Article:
Whenever people visit my restaurant and ask me to choose their mezze, I always make sure to visit the table halfway though their course for one reason…. To see the smile on my their faces. I love that.
OLDWAYS:  Reducing pickling time by boiling the vinegar is just one of the wonderful bits of advice you offer to readers. Can you share another culinary tip (or two) with our readers that you have picked up over the years that have truly changed your life?

RAWIA:  Here are a few tips and short cuts that really make a difference:

I will say that one of my best tricks is the little bit of baking soda in the boiling water of chickpeas for hummus. It makes the final mixture so much smoother and fluffier. It’s a must.

Also, I make my “Tanoreen spices” in my restaurant and use it in countless dishes. I advise doing this at home as well. Personalize it, make a chicken spice mix with a few herbs and some spices, or a more robust mix for lamb etc., so that, you have a, go-to when cooking a quick weeknight meal. It takes the guess work out. And by all means, alter it to your taste.

“Tanoreen Spices” have 9 ingredients that I developed over years, and for certain dishes I still alter the measurements.  I sell it at Tanoreen because when using my cookbook it makes life so much easier. 
OLDWAYS:  Last, but not least, we could not walk away from this conversation without asking: Can you share one of your favorite, easy recipes with our readers?  

RAWIA:  It would be my pleasure…

Makes 6 — 8 servings

In most Middle Eastern countries (apart from Nazareth, where baba ghanouj is called mutabal), the ingredients in this dish are as simple as eggplant, garlic and lemon juice—a lightened up, tahini-free version of baba ghanouj. But when I arrived in America, I experimented with various ingredients and found myself adding tomatoes, chile pepper and a hint of cumin to my mutabal. I serve it with grilled meat and chicken. My children love this preparation, which is also great spread on toasted or fresh Arabic bread, crusty flatbread or crackers.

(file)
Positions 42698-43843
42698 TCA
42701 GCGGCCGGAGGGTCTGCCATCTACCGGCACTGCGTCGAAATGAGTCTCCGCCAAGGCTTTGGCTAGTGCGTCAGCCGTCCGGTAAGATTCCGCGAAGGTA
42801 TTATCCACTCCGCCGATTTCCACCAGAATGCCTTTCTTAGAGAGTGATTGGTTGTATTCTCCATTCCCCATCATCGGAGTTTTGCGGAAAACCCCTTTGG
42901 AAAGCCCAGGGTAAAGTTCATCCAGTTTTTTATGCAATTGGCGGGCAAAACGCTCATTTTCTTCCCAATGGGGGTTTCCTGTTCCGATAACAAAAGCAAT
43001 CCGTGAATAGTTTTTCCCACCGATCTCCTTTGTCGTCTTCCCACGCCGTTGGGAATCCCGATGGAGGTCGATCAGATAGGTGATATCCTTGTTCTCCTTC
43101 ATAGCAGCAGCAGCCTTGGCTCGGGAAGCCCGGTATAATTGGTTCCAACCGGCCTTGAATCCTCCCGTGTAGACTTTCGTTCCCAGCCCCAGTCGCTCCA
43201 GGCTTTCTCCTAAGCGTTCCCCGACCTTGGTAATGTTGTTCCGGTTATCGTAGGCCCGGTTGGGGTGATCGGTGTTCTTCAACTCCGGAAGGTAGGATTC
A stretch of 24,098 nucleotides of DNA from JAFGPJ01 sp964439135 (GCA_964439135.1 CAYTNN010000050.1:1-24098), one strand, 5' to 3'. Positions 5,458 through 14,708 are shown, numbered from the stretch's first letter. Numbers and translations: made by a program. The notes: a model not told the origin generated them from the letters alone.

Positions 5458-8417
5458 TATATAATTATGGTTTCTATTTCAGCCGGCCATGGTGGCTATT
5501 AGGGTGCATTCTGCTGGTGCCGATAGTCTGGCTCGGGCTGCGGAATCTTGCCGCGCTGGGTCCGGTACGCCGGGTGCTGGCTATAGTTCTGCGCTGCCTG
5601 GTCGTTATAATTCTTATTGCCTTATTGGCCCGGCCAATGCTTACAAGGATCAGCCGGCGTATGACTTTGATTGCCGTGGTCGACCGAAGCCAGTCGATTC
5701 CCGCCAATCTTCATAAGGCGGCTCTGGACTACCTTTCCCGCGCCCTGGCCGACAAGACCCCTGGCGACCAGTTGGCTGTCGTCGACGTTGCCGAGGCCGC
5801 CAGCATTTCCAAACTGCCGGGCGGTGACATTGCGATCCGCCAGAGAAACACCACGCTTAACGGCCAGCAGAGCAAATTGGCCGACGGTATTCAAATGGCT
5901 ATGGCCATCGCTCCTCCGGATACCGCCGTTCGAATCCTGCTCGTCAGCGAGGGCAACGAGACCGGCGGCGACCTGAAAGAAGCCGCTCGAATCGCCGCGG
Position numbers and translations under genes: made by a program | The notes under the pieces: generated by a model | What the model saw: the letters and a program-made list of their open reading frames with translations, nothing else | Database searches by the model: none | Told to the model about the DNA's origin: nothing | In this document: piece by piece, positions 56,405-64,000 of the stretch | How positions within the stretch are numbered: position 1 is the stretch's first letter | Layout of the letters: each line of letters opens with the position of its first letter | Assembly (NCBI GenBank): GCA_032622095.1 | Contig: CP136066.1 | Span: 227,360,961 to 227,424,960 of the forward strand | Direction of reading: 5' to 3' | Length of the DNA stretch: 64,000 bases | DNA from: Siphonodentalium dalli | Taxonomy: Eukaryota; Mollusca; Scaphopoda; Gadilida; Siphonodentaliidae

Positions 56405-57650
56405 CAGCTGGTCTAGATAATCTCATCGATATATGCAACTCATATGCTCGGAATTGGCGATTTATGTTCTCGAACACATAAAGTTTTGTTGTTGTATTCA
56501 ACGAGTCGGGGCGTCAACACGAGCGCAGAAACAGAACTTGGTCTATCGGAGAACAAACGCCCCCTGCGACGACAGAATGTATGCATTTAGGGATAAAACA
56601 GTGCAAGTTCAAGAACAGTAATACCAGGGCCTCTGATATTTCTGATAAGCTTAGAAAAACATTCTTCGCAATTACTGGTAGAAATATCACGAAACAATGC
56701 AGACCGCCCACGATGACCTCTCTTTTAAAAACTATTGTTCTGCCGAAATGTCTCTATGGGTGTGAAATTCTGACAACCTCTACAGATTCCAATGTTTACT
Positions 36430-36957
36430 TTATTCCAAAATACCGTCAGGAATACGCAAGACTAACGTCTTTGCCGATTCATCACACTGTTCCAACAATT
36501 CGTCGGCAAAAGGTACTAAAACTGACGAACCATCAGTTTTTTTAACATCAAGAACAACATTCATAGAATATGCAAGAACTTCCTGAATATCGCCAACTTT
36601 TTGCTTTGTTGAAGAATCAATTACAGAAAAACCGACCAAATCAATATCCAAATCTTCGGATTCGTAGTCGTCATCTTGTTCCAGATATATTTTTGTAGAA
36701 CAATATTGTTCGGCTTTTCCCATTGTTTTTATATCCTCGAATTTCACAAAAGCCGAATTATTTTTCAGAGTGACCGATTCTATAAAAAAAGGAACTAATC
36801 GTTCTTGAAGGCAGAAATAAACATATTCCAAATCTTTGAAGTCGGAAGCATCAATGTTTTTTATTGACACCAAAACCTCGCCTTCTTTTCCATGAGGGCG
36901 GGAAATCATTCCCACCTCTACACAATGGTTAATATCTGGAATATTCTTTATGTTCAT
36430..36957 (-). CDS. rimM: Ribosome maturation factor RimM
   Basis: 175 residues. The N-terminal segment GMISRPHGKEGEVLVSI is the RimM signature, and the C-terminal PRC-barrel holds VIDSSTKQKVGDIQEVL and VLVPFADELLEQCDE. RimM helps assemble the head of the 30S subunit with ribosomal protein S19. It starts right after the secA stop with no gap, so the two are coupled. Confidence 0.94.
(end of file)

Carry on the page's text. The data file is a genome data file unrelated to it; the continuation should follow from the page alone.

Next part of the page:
3 medium eggplants, 2 ½ to 3 pounds total

4 plum tomatoes or 2 Jersey tomatoes, finely chopped

2 chile peppers, seeded and finely chopped, optional

4 to 5 cloves garlic, minced

1 shallot, minced
1 cup chopped fresh parsley

6 tablespoons extra-virgin olive oil or to taste

Juice of 2 lemons, plus more for finishing

½ teaspoon ground cumin or to taste

½ teaspoon freshly ground black pepper

Sea salt to taste

Sliced cucumbers for garnish


Prepare a charcoal or gas grill for grilling over high heat, or turn 3 gas burners to high.  Place the eggplants directly onto the coals or flame and grill, using tongs to turn them as the skin chars, until blackened all over. Set aside to cool.

Alternatively, roast the eggplant in the oven. Preheat the oven to 400°F and line a baking sheet with aluminum foil. Pierce the eggplants in a few places with a sharp knife, place them on the prepared baking sheet and roast, turning every 5 minutes or so, until the skin is blistered and begins to crack all over. Set aside to cool.

Slice the eggplants in half lengthwise and scoop out the flesh, transferring it directly to a strainer to allow the liquid to release. Meanwhile, in a medium bowl, combine the tomatoes with the chile peppers, if using, garlic, shallot, ½ cup parsley, 3 tablespoons oil, lemon juice, cumin, pepper and salt. Add the drained eggplant and mix together with a fork. Transfer the eggplant mixture to a serving bowl and drizzle with the remaining 3 tablespoons oil. Garnish with the remaining parsley and surround with the cucumber slices.